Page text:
I apologize for acting like a school boy asking the teacher a question to which he knows the answer. For me this has been a novel way to get fellow dining room passenger into a conversation. About ten years ago while approaching San Pedro Harbor(Los Angeles) on the "Nordic Prince" I asked our table waiter if he was going to get off the ship for the day. He informed me that the vessel was to be "weighed "while docked and that most of the crew, all passengers and luggage would be off the vessel during the "weighing". I too was perplexed as some of the answers to the question as to how a ship might be weighed.. While waiting to disembark I met the Captain and asked him about the matter. He introduced me to the two men who would do the weighing.
Actually, "weighing" is a term for determining stability of the vessel while on different types of seas such as winter in North Atlantic, cold water seas or tropical seas, etc.. The two men, using a small boat would go around the vessel to check determine that all the load lines were equal. The load lines are determined by the Plimsoll marks on various the sides of the vessel and the numbers at the bow and stern. The surveyors determine the depth between the keel and the load line.. As the surveyors go around the vessel to check, they may be communicating with the bridge to have ballast corrected.
It is understandable the use of the word "weigh" can pose a problem because in nautical terms it can also mean raising the anchor or getting under way. I certainly appreciate the information provided by "pamada" from Peter Stocker. I hope the answer can be comprehended because it did mystify me when I was told how the vessel is weighed. The weighing has nil to do with tonnages which is determined on entirely different methods.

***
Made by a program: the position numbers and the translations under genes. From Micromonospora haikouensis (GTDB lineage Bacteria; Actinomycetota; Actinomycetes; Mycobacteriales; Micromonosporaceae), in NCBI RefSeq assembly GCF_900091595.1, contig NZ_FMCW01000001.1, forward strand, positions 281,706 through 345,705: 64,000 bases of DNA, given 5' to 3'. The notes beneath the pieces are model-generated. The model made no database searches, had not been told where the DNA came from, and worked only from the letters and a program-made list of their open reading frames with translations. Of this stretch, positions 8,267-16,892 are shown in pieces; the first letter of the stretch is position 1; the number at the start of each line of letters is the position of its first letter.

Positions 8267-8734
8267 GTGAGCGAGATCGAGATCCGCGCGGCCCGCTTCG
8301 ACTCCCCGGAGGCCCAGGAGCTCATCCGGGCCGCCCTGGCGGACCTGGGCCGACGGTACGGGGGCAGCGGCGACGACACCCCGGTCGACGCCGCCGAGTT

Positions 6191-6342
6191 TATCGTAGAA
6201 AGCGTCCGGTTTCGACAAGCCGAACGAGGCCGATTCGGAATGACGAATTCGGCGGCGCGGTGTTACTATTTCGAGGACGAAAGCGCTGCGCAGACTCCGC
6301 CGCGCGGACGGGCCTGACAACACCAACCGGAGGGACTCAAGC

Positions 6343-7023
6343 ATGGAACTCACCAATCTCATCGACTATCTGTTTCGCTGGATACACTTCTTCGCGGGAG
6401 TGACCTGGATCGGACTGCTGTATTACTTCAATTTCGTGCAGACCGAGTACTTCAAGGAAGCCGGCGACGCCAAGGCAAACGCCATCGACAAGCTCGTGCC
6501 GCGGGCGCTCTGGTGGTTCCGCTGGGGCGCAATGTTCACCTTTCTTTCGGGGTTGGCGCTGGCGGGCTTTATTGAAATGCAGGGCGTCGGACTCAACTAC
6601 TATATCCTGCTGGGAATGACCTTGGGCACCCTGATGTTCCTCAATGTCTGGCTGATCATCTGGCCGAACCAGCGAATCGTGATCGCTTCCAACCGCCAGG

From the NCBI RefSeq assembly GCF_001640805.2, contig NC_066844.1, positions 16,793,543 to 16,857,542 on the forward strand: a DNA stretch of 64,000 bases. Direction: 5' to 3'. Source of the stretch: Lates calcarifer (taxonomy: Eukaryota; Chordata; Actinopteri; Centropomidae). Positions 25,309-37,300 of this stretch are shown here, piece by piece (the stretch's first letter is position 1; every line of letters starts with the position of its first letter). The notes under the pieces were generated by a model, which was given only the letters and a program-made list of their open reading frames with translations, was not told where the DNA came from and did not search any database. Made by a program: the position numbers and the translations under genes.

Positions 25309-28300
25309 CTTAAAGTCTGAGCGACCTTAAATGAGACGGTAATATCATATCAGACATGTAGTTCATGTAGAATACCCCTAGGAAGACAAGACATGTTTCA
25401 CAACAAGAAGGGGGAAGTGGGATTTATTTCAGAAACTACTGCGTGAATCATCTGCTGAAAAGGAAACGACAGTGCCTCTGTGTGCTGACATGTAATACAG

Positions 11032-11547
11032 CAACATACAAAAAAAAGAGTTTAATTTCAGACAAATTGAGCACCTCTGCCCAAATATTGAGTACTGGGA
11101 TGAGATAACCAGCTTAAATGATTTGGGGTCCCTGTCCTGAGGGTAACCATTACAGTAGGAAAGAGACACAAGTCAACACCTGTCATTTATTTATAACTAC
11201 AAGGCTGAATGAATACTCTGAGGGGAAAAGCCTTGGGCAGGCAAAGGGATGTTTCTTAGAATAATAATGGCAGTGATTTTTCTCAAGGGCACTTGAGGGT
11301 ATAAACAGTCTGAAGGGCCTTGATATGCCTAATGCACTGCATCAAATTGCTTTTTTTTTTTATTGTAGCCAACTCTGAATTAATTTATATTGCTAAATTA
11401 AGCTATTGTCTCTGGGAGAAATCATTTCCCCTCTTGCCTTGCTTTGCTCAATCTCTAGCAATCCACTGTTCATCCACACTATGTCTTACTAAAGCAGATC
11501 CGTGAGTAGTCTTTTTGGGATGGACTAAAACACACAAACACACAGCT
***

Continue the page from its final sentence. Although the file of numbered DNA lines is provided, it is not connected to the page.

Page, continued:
The anchor is away when it is off the bottom. A ship's weight is determined by the weight of the water it displaces. A process made complicated because salt water doesn't weigh the same as fresh water. A ship will settle lower in fresh water. Weighing a ship has more to do with how a ship sits in the water than what it actually weighs. I would think a cruise line would want to know that from a ship laden with passengers, baggage and consumables. The cruise industry's approach to seamanship continues to be a mystery.
All passengers & luggage would be OFF the vessel while in port????? How can this be, when some passengers choose to remain aboard and I would imagine everyone has UNPACKED their luggage and doesn't want it bothered. I don't understand this bit. I've never noticed that any of my belongings were ever moved or messed with? Am I being stupid and missing the point?
Have to say I think there's some "misunderstanding" here. Can't imagine a ship being emptied for "weighing". Certainly something I've never witnessed or heard of. IF it were true it would certainly be more logical for this to be done at the end of a cruise, after all passengers and luggage had left the ship, and prior to the new passengers boarding.
Wonder if Hanna remembers packing up all his belongings so they could take be taken off the ship for the procedure. If that had been the case, he would have known the reason for this beforehand, and wouldn't have needed it explained by his waiter.
I AM going to check on this... only because I prefer no information to misinformation, and I can't say I know the answer for certain